DUSHANBE, March 5, 2011, Asia-Plus -- Officials and experts from the five Central Asian countries meeting in Almaty, Kazakhstan on Marc 2-3 agreed to continue cooperation to ensure the safety of their ageing dams, which present a looming threat owing to the double burden of growing populations in settlements downstream and extreme weather conditions sparked by climate change, such as floods and droughts, the United Nations Economic Commission for Europe (UNECE) reports.

The meeting is one of the concluding meetings held in the framework of the UNECE project, Capacity-Building for Cooperation on Dam Safety in Central Asia, which will conclude in June 2011.

All country delegations stressed the urgent need for continued work in this area and country representatives requested UNECE to support the development of further work on the national as well as sub-regional levels.  It was concluded that important directions for future work included development and implementation of national legislation and training of experts, as well as finalization and signing of a cooperation agreement. An important emerging area identified was the establishment of bilateral cooperation to ensure the safety of individual dams or dam systems on trans-boundary rivers.

Meeting participants also highlighted the considerable progress achieved since the start of the UNECE project, and that the basis for long-term cooperation, in the form of a draft sub-regional agreement, was now on the table.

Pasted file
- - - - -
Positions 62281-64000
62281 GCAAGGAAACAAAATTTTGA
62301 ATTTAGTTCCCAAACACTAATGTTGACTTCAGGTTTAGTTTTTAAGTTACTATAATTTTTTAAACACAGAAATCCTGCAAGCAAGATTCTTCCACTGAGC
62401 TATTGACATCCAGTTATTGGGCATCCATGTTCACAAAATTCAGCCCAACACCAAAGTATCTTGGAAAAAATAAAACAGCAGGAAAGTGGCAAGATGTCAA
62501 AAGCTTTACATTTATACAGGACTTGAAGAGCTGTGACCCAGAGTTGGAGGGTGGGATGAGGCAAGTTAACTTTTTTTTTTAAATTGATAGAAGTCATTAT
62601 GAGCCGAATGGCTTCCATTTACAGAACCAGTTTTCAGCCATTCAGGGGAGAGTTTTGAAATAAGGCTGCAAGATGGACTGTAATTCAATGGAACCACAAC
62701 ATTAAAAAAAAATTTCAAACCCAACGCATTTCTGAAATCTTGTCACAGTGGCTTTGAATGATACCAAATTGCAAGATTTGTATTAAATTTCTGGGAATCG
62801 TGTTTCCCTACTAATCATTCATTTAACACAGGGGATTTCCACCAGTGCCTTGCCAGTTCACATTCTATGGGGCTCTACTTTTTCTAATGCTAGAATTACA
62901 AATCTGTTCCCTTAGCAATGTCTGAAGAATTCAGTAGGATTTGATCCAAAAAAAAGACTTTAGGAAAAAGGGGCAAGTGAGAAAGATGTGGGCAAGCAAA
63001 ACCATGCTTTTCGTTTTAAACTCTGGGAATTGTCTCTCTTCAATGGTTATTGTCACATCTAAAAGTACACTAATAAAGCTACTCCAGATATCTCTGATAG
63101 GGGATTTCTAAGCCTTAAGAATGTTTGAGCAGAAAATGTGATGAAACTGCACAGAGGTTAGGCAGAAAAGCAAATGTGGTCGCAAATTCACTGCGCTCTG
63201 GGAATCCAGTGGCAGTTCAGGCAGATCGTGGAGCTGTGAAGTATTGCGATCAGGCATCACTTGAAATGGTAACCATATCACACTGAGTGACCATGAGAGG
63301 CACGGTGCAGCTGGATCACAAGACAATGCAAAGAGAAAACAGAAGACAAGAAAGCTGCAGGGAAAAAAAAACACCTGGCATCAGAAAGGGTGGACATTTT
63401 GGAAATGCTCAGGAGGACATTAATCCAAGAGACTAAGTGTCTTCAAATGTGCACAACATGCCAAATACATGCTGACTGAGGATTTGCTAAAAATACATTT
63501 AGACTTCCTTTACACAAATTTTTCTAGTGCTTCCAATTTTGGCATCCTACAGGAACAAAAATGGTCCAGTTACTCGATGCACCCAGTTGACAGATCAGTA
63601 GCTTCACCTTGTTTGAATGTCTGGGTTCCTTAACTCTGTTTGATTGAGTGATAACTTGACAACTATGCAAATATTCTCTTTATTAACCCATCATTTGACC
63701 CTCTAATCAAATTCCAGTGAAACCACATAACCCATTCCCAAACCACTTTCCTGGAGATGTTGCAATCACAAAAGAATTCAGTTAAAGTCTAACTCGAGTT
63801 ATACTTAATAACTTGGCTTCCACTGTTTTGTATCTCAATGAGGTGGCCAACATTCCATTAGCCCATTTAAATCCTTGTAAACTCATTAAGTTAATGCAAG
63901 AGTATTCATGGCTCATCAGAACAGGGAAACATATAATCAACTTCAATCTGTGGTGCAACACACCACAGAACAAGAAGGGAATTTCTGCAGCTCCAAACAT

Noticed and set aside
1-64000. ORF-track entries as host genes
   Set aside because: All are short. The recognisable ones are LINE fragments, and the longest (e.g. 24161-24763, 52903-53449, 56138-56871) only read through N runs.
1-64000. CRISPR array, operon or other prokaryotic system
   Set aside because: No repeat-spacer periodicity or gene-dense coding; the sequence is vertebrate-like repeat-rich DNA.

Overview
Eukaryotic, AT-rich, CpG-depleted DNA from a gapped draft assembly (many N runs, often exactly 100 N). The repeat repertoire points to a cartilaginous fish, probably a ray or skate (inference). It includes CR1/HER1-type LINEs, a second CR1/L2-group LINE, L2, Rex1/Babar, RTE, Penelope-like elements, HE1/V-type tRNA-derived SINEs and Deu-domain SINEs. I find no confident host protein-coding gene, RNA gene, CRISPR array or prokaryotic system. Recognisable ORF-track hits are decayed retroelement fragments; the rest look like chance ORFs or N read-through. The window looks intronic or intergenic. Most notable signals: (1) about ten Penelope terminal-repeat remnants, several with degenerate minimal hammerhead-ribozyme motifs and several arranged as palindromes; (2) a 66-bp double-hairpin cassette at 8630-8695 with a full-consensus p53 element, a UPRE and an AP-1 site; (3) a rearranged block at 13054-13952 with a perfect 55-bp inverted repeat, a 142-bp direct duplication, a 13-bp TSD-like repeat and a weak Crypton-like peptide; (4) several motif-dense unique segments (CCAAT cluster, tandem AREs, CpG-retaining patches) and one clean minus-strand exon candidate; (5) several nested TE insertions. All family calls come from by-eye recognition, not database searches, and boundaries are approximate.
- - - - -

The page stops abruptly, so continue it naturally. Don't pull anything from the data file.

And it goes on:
Other major achievements included the development of relevant national legislation or its further enhancement in Kazakhstan, Tajikistan and Uzbekistan; the drafting of model technical regulations adapted to all the countries in the sub-region; the initiation of inter-State cooperation to increase safety on individual dams; improved cooperation at the national level between agencies with responsibilities for dam safety; and an increased capacity to deal with and awareness about dam safety issues among the relevant actors in the sub-region owing to a number of UNECE-organized trainings.  Moreover, it was noted that other international organizations and donors had increased their efforts to ensure dam safety in Central Asia.

In Central Asia, ageing dams and lack of funding for their adequate maintenance represent a very real threat to the lives, health, property and environment of the sub-region. Just a year ago, the failure of the Kyzyl-Agash Dam in Kazakhstan caused the flooding of the nearby village, killing at least 43 and leaving some 300 people injured.

The dam safety project funded by Finland, a component of the UNECE Water Convention work program, is implemented in cooperation with the International Fund for Saving the Aral Sea. The project assists Central Asian countries in establishing effective national legislation and technical regulatory frameworks, as well as in strengthening sub-regional cooperation on dam safety.  The project is part of the Environment and Security Initiative.